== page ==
On Hot Summer Days, Nothing Beats a Shade Garden
When you see heat rippling off the pavement, and just walking around the yard makes you
break into a sweat, you can feel instant relief when you retreat into your shade garden. Those
areas under tree canopies, between buildings, and on the north side of your house are ideal for
creating a little oasis of cool air in summer. With the right plants, design, and soil, your
shady retreat can become a reality.
Shade Presents Some Problems
Shady areas have different conditions than sun gardens, other than less sun. The air is more
humid and cooler. The ground can be full of tree roots or heavily compacted. You may even have
several microclimates to deal with. Your best bet is to analyze you space well, and choose the
best plants, hardscaping, and accent pieces for what you have.
How Shady Is Your Shade?
Not all shade is the same. Maybe your area has little dapples of sunlight throughout the
day, which would make for light shade. Light or partial shade gives you the widest range of
plant choices. Full shade, with little or no direct sun at all, gives you fewer options for
plants. Take note of your type of shade before you spend money on plants.
What Design Do You Have In Mind?
As you plan your shade garden, think about color, texture, and form. Foliage takes center
stage in shade gardens, so you can plan groupings of plants with interesting leaves, such as
hostas. Other factors can come into play, too. Do you have an accent piece that you want to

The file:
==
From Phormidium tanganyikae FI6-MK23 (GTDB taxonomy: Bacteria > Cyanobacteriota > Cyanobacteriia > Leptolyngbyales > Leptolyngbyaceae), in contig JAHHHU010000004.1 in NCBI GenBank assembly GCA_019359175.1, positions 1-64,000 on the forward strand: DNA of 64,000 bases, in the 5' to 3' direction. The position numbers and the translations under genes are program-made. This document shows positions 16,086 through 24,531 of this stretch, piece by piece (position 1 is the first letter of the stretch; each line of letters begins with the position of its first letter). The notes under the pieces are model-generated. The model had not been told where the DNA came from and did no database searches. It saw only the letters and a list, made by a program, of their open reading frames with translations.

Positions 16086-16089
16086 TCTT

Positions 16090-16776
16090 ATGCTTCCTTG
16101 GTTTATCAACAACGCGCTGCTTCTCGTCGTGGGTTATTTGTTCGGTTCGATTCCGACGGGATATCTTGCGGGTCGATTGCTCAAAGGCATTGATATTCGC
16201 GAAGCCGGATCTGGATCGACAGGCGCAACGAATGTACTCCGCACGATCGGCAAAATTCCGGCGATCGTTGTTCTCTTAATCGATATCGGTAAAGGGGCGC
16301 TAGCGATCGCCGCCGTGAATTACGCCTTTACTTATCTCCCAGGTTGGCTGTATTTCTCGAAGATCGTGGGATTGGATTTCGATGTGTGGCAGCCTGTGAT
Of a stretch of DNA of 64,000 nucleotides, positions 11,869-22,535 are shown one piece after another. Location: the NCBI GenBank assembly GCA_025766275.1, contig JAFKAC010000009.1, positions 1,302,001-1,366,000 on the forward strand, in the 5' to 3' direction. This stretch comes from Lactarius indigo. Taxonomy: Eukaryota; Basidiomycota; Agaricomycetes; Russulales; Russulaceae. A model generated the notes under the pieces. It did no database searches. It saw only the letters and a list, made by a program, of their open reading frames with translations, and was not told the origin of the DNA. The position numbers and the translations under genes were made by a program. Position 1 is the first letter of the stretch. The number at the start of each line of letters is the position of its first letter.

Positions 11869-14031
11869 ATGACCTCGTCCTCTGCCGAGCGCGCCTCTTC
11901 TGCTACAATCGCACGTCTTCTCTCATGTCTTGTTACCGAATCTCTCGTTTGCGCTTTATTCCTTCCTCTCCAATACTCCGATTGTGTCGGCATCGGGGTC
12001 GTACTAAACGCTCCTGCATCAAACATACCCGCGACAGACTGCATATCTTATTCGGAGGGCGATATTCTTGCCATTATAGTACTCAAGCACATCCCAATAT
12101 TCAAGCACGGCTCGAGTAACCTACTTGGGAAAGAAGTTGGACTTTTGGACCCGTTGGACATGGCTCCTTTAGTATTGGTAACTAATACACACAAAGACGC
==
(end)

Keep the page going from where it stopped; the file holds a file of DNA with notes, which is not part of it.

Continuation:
stand out? Is there a wall or path along the edge of your future garden? Do you want a little
sitting area? Let your garden design reflect your personality.
Amend Your Soil
Shady spots are more humid and have less air circulation than sunny gardens. So disease can
be a problem. You want your plants to be as healthy as possible, and that starts with their
soil. If you have weeds or grass where you're putting your garden, knock them out with a
control product such as
Roundup® Weed & Grass Killer. After a few days, work in organic material, such as humus
or sphagnum peat moss. Organic material in the soil helps promote air circulation around the
roots and provides important nutrients.
Miracle-Gro® Enriched Sphagnum Peat Moss and
Miracle-Gro® Organic Choice® Garden Soil are good choices for this.
Planting: Where the Magic Begins
Once your soil is amended feel free to start planting. When you put your plants in the
ground, sprinkle some
Osmocote® Plus Multipurpose Plant Food, which will feed them for 6 months. Just be sure to
put plants together that have the same watering needs. That will help cut down on future
maintenance. Water regularly and weed, and you'll have a lush, inviting shade garden.
Choose Your Plants
This is where the real fun begins. Look for plants that love the kind of shade you have.
Partial shade allows even famous sun-lovers like coneflowers and black-eyed Susans to thrive.
Deep shade is inviting to many kinds of ivy and groundcover. Bleeding hearts and foam flowers
are happy somewhere in between.
A Word of Caution About Mature Trees
Your big, tough trees are in fact really sensitive. They don't like people messing with
their roots. You can damage your valuable trees by cutting through their roots to plant your
garden. You can also smother them by piling too much dirt on the roots. If you keep running
into roots as you dig, move away from the trees until you find some root-free dirt.
Surface-hugging groundcovers can move in closer to the trees than deep-rooted flowers and